7. I was talking to a Fed at local gun shop just before the pandemic hit, he said they could normally track a ghost back to the original purchaser of the parts, it just took a little bit longer. I had known the guy for a while and doubt he was lying. Then he mentioned that the original purchaser, who, in theory was to be the end user, would quickly pass along the buyer info to avoid charges or to lessen charges.

  8. Ghost gunm kits got serial numbers, the company’s hide them under the steel inserts. The feds can xray the gunm and see the numbers.
    They dont tell you this because it would ruin the allure of having a ghost gunm.

  9. A lot of what I read in the above comments is correct, but it’s complicated. Yes, you can match ballistic evidence from the scene to the weapon, ghost gun or not. If you have the weapon and the ballistic evidence, especially the bullet, isn’t too damaged for a match. What about the casing, you ask? Glad you did. Guys, I hate to break it to you, but revolvers are alive and well. I have recovered semi-auto cases. Tool marks on the brass can be tied to the firearm. Unless, the crime scene is a street or parking lot. The evidentiary value of spent brass is diminished after being driven over by a motor vehicle. Matching the ghost gun back to the shooting suspect or builder can be done, but they are not necessarily the same person. First, have the weapon. Today the best hope is fingerprints/DNA were left on the weapon. Next, hope the suspect’s fingerprints/DNA are in the system. If not, let’s hope they show up. In the meantime you pound the pavement. Everything I described applies to serial numbered firearms as well. Okay, I’ve had a few ATF traces done. Those that led back to the original purchase also led to a stolen firearm report. Most of the above apply to other weapons without serial numbers that I’ve encountered at homicides I’ve worked. I’d have to guess knives were #1. Runner up, blunt instruments. Baseball bats were popular. But, whatever is at hand will do. I’ve seen a brick, a cast iron frying pan, a bowling trophy, a green pine limb that had came down in a thunderstorm. Ligature. Lamp cord to rope, it all works the same. Mostly a domestic thing, but I did see it once in a dope deal gone bad.
    About the only good I was able to do with a serial number was recover a stolen firearm and return it to the owner. Serial #. Write them down along with make, model, caliber, finish, barrel length and accessories. That information returned a 6″ stainless Python to me.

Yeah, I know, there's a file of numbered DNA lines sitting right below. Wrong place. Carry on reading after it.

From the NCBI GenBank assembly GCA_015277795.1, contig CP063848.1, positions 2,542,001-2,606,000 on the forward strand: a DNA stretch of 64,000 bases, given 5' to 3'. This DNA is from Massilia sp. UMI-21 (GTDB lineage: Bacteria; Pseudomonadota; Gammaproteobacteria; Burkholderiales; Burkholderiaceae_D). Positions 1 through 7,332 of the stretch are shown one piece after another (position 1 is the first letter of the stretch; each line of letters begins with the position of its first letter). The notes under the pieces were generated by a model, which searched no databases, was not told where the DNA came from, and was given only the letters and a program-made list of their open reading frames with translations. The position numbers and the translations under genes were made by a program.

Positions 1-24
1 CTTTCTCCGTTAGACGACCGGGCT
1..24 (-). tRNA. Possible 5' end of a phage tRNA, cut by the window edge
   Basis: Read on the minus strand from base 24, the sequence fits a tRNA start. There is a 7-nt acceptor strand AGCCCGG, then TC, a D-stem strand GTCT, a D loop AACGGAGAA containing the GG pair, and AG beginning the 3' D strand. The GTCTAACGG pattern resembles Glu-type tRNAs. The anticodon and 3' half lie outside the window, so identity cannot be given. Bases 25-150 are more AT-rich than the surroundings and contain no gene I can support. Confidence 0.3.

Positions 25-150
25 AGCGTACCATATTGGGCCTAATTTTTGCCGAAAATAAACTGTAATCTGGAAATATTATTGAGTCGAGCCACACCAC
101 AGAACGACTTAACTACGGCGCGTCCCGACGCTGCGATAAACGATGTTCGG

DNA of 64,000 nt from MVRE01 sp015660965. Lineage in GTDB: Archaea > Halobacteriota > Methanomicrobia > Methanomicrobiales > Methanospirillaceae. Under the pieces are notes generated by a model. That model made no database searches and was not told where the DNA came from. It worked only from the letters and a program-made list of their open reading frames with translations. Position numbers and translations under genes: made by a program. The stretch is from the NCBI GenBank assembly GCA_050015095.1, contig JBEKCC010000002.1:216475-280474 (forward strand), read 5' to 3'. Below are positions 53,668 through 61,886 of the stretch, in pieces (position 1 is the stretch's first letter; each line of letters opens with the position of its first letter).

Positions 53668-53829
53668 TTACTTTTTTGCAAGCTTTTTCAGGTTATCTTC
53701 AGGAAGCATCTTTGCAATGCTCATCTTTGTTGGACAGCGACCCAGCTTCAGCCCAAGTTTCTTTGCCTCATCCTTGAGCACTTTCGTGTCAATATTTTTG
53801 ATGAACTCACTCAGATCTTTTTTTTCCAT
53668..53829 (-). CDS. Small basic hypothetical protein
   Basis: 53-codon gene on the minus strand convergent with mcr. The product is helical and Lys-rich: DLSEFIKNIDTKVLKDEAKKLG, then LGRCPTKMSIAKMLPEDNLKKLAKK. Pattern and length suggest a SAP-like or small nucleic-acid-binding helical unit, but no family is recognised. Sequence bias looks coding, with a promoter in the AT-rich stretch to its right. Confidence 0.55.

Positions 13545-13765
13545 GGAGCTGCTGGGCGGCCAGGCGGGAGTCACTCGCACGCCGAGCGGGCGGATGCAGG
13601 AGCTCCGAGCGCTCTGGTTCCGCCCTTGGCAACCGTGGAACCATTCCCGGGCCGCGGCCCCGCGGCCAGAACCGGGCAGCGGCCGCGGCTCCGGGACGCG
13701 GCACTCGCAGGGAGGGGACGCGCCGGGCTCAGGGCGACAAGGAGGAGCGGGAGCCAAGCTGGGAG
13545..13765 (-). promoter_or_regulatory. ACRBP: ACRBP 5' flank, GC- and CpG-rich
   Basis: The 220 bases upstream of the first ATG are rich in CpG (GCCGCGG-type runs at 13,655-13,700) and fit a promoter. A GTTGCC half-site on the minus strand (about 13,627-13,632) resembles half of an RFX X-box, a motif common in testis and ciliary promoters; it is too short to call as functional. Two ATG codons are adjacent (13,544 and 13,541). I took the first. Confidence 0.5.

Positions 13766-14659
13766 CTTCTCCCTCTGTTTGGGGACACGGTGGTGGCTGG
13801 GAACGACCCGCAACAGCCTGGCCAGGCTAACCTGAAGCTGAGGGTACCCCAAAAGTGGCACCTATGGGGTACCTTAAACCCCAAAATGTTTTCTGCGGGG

• Serial numbers are good for recovered firegunms and gunms that fck up, that’s about it. What does it really matter that gunm x was used in a crime unless it’s to tie a person to another crime , even then the system would have to prove the perpetrator committed both crimes.
      Serial numbers work for the BATFE everytime you fill out a 4473, that filling out that paperwork is registration. The background check should consist of , .
      * RING* “Hello, this is the government infringement agency.”
      Yes, this is gunmshop , is possum on your prohibited list?.
      And that should be it.
      Why does the feds need to know if I’m black, white, hispanic or other?

    • You are presenting way too much reality to the narrative and the fact that you are exactly correct on all points re evidence gathering is a constant frustration to the nerdier sorts in the criminal justice field. The only high tech solutions I have seen that remotely work (expensively inefficient) is x ray crystalography and while that can lift some prints from meticulously cleaned metal surfaces as well as pick up compression zones of stamped serial numbers in a readable manner it is in all but the most ideal of cases hilariously inferior compared to competent investigative techniques (and this is coming from the nerdier sort)

  10. Anyone can construct a ghost gun, commit murder and simply drop it at the scene of the crime and if you have disguised your appearance even with all the surveillance cameras on every street corner you stand a very good chance of getting away with murder. Having a ghost gun and a silencer and you could higher yourself out as a professional assassin.